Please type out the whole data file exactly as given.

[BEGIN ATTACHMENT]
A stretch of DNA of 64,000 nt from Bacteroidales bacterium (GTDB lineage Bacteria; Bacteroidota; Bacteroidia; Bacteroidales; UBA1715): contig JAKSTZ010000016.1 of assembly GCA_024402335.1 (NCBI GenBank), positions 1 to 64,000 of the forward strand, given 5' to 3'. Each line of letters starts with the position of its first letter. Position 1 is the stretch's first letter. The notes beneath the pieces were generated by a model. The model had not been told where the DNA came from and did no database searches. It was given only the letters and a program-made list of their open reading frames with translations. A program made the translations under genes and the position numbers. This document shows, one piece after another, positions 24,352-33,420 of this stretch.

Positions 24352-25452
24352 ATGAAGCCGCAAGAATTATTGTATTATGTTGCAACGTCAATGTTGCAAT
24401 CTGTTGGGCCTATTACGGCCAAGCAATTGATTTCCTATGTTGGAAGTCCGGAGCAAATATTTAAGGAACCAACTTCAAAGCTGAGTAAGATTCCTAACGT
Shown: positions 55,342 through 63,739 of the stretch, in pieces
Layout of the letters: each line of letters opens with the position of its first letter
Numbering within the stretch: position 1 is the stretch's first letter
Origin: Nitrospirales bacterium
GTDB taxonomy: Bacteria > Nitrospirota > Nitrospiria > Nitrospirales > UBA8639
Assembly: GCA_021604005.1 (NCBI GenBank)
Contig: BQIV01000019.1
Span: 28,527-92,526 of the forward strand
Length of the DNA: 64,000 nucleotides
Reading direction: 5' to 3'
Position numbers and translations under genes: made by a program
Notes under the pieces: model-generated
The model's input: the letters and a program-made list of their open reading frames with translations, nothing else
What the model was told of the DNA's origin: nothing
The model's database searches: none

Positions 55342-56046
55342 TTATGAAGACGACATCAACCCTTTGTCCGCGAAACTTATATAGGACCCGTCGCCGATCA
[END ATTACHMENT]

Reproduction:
A stretch of DNA of 64,000 nt from Bacteroidales bacterium (GTDB lineage Bacteria; Bacteroidota; Bacteroidia; Bacteroidales; UBA1715): contig JAKSTZ010000016.1 of assembly GCA_024402335.1 (NCBI GenBank), positions 1 to 64,000 of the forward strand, given 5' to 3'. Each line of letters starts with the position of its first letter. Position 1 is the stretch's first letter. The notes beneath the pieces were generated by a model. The model had not been told where the DNA came from and did no database searches. It was given only the letters and a program-made list of their open reading frames with translations. A program made the translations under genes and the position numbers. This document shows, one piece after another, positions 24,352-33,420 of this stretch.

Positions 24352-25452
24352 ATGAAGCCGCAAGAATTATTGTATTATGTTGCAACGTCAATGTTGCAAT
24401 CTGTTGGGCCTATTACGGCCAAGCAATTGATTTCCTATGTTGGAAGTCCGGAGCAAATATTTAAGGAACCAACTTCAAAGCTGAGTAAGATTCCTAACGT
Shown: positions 55,342 through 63,739 of the stretch, in pieces
Layout of the letters: each line of letters opens with the position of its first letter
Numbering within the stretch: position 1 is the stretch's first letter
Origin: Nitrospirales bacterium
GTDB taxonomy: Bacteria > Nitrospirota > Nitrospiria > Nitrospirales > UBA8639
Assembly: GCA_021604005.1 (NCBI GenBank)
Contig: BQIV01000019.1
Span: 28,527-92,526 of the forward strand
Length of the DNA: 64,000 nucleotides
Reading direction: 5' to 3'
Position numbers and translations under genes: made by a program
Notes under the pieces: model-generated
The model's input: the letters and a program-made list of their open reading frames with translations, nothing else
What the model was told of the DNA's origin: nothing
The model's database searches: none

Positions 55342-56046
55342 TTATGAAGACGACATCAACCCTTTGTCCGCGAAACTTATATAGGACCCGTCGCCGATCA